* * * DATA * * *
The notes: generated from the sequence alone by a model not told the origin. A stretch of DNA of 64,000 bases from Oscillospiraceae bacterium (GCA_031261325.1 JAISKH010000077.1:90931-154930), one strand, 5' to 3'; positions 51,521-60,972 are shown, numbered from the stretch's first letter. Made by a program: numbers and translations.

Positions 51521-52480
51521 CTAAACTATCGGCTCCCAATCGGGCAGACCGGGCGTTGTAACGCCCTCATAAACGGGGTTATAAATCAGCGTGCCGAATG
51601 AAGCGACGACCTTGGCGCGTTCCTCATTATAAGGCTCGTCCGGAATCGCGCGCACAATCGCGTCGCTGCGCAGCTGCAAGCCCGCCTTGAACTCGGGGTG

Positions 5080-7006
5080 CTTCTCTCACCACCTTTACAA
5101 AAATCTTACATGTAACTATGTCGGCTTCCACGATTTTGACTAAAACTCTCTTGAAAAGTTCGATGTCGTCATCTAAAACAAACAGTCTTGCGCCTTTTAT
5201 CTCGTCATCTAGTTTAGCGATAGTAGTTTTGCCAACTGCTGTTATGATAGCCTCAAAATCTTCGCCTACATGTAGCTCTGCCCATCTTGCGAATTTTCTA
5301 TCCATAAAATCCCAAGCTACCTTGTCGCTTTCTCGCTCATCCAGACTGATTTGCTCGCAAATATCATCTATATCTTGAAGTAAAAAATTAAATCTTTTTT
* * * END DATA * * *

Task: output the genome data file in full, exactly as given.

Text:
The notes: generated from the sequence alone by a model not told the origin. A stretch of DNA of 64,000 bases from Oscillospiraceae bacterium (GCA_031261325.1 JAISKH010000077.1:90931-154930), one strand, 5' to 3'; positions 51,521-60,972 are shown, numbered from the stretch's first letter. Made by a program: numbers and translations.

Positions 51521-52480
51521 CTAAACTATCGGCTCCCAATCGGGCAGACCGGGCGTTGTAACGCCCTCATAAACGGGGTTATAAATCAGCGTGCCGAATG
51601 AAGCGACGACCTTGGCGCGTTCCTCATTATAAGGCTCGTCCGGAATCGCGCGCACAATCGCGTCGCTGCGCAGCTGCAAGCCCGCCTTGAACTCGGGGTG

Positions 5080-7006
5080 CTTCTCTCACCACCTTTACAA
5101 AAATCTTACATGTAACTATGTCGGCTTCCACGATTTTGACTAAAACTCTCTTGAAAAGTTCGATGTCGTCATCTAAAACAAACAGTCTTGCGCCTTTTAT
5201 CTCGTCATCTAGTTTAGCGATAGTAGTTTTGCCAACTGCTGTTATGATAGCCTCAAAATCTTCGCCTACATGTAGCTCTGCCCATCTTGCGAATTTTCTA
5301 TCCATAAAATCCCAAGCTACCTTGTCGCTTTCTCGCTCATCCAGACTGATTTGCTCGCAAATATCATCTATATCTTGAAGTAAAAAATTAAATCTTTTTT